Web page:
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  • Reasons and That‐Clauses.James Pryor - 2007 - Philosophical Issues 17 (1):217-244.
    What are reasons? For example, if you’re aware that your secretary plans to expose you, and you resign to avoid a scandal, what is your reason for resigning? Is your reason the fact that your secretary plans to expose you? If so, what kinds of facts are eligible to be reasons? Can merely possible facts be reasons (for actual subjects)? Can merely apparent facts? Or are reasons rather attitudes? Are your reasons for resigning your belief that your secretary plans to (...)
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  • Acting for Reasons: Reply to Dancy. [REVIEW]John Hyman - 2011 - Frontiers of Philosophy in China 6 (3):358-368.
    This paper argues that we need to distinguish between two different ideas of a reason: first, the idea of a premise or assumption, from which a person’s action or deliberation can proceed; second, the idea of a fact by which a person can be guided, when he modifies his thought or behaviour in some way. It argues further that if we have the first idea in mind, one can act for the reason that p regardless of whether it is the (...)
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  • Practical Reason and Norms.C. H. Whiteley - 1976 - Philosophical Quarterly 26 (104):287-288.
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  • The Structure of Justification.Walter Sinnott-Armstrong - 1995 - Philosophical Quarterly 45 (180):394-397.
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  • How Knowledge Works.John Hyman - 1999 - Philosophical Quarterly 49 (197):433-451.
    I shall be mainly concerned with the question ‘What is personal propositional knowledge?’. This question is obviously quite narrowly focused, in three respects. In the first place, there is impersonal as well as personal knowledge. Second, a distinction is often drawn between propositional knowledge and practical knowledge. And third, as well as asking what knowledge is, it is also possible to ask whether and how knowledge of various kinds can be acquired: causal knowledge, a priori knowledge, moral knowledge, and so (...)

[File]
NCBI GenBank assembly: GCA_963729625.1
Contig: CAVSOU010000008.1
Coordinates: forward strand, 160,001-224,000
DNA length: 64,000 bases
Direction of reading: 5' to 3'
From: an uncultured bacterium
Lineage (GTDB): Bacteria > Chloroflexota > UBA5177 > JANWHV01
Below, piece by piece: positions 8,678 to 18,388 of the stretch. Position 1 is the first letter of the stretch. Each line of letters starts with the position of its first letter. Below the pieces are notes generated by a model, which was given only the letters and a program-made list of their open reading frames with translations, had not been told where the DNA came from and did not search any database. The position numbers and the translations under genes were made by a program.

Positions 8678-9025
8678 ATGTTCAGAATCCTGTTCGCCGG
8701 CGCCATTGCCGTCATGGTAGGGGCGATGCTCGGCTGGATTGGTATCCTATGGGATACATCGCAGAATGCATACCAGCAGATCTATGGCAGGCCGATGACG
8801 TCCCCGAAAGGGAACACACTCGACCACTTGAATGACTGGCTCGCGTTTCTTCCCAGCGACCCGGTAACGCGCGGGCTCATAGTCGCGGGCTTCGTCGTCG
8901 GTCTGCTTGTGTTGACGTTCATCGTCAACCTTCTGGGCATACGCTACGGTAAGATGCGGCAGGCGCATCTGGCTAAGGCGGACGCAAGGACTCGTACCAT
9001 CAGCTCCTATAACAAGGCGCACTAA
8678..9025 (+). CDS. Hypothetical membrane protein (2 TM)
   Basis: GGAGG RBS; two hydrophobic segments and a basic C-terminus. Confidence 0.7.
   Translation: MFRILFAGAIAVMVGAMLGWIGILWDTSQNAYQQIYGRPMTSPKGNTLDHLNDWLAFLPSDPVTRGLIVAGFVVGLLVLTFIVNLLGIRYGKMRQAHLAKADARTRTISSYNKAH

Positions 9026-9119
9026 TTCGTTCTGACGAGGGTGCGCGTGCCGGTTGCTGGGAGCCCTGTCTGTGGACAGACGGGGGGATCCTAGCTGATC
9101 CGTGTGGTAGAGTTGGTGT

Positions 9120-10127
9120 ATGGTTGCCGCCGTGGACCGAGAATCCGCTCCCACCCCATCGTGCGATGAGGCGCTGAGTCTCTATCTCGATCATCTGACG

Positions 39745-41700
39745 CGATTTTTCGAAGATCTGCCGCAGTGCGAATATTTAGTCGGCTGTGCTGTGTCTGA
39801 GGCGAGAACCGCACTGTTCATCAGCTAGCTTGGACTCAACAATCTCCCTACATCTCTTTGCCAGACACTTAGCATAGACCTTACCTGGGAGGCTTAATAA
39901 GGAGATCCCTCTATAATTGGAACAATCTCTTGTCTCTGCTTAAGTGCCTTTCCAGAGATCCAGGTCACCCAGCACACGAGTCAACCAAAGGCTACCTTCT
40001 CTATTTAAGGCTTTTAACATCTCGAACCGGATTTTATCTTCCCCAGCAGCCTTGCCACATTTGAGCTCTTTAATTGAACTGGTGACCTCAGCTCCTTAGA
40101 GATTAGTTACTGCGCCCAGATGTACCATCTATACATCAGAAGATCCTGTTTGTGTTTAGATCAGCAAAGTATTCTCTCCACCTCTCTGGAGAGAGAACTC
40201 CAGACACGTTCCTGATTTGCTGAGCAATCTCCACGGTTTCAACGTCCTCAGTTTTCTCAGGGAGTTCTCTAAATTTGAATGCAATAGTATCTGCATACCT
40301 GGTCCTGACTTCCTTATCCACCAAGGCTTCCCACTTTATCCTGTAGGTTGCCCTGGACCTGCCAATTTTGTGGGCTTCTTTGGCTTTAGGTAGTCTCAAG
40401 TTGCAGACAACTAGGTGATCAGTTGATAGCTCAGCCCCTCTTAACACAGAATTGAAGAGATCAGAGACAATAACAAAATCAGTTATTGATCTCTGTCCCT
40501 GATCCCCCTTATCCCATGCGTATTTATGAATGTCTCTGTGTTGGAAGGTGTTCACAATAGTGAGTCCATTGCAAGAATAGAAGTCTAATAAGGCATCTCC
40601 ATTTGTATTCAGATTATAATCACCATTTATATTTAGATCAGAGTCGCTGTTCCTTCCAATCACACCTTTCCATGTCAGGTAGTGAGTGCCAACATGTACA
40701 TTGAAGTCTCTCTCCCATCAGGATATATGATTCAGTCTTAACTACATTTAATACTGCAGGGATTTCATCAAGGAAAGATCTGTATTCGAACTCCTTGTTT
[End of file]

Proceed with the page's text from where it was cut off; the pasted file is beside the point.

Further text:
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  • What We Owe to Each Other.Thomas M. Scanlon - 2002 - Mind 111 (442):323-354.
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  • What is Justified Belief.Alvin Goldman - 1979 - In George Pappas (ed.), Justification and Knowledge. Boston: D. Reidel. pp. 1-25.
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  • Reasons and Knowledge.Hilary Kornblith - 1983 - Philosophical Review 92 (3):460.
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  • Knowledge and Evidence.Gideon Rosen - 1992 - Philosophical Review 101 (3):681.
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  • The Moral Problem.James Lenman - 1994 - Ethical Theory and Moral Practice 1 (1):125-126.
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  • Metaepistemology and Skepticism.Stewart Cohen - 1998 - Philosophical and Phenomenological Research 58 (4):913-918.
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  • Change in View: Principles of Reasoning.Howard Margolis - 1986 - Ethics 99 (4):966-966.
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  • The Causal-Doxastic Theory of the Basing Relation.Keith Allen Korcz - 2000 - Canadian Journal of Philosophy 30 (4):525-550.
    The epistemic basing relation is the relation which must hold between a person's belief and the adequate reasons for holding that belief if the belief is to be epistemically justified by those reasons. Although the basing relation is a fundamental component of any adequate theory of epistemic justification, it has received scant attention in the literature. In this paper, I propose a novel causal analysis of the basing relation, one which helps to characterize an intemalist element which, I shall argue, (...)
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  • The Problem of the Basing Relation.Ian Evans - 2013 - Synthese 190 (14):2943-2957.
    In days past, epistemologists expended a good deal of effort trying to analyze the basing relation—the relation between a belief and its basis. No satisfying account was offered, and the project was largely abandoned. Younger epistemologists, however, have begun to yearn for an adequate theory of basing. I aim to deliver one. After establishing some data and arguing that traditional accounts of basing are unsatisfying, I introduce a novel theory of the basing relation: the dispositional theory. It begins with the (...)
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  • Can There Be Reasoning with Degrees of Belief?Julia Staffel - 2013 - Synthese 190 (16):3535-3551.
    In this paper I am concerned with the question of whether degrees of belief can figure in reasoning processes that are executed by humans. It is generally accepted that outright beliefs and intentions can be part of reasoning processes, but the role of degrees of belief remains unclear. The literature on subjective Bayesianism, which seems to be the natural place to look for discussions of the role of degrees of belief in reasoning, does not address the question of whether degrees (...)
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  • Comment on Paul Boghossian, "What is Inference".Crispin Wright - 2014 - Philosophical Studies 169 (1):27-37.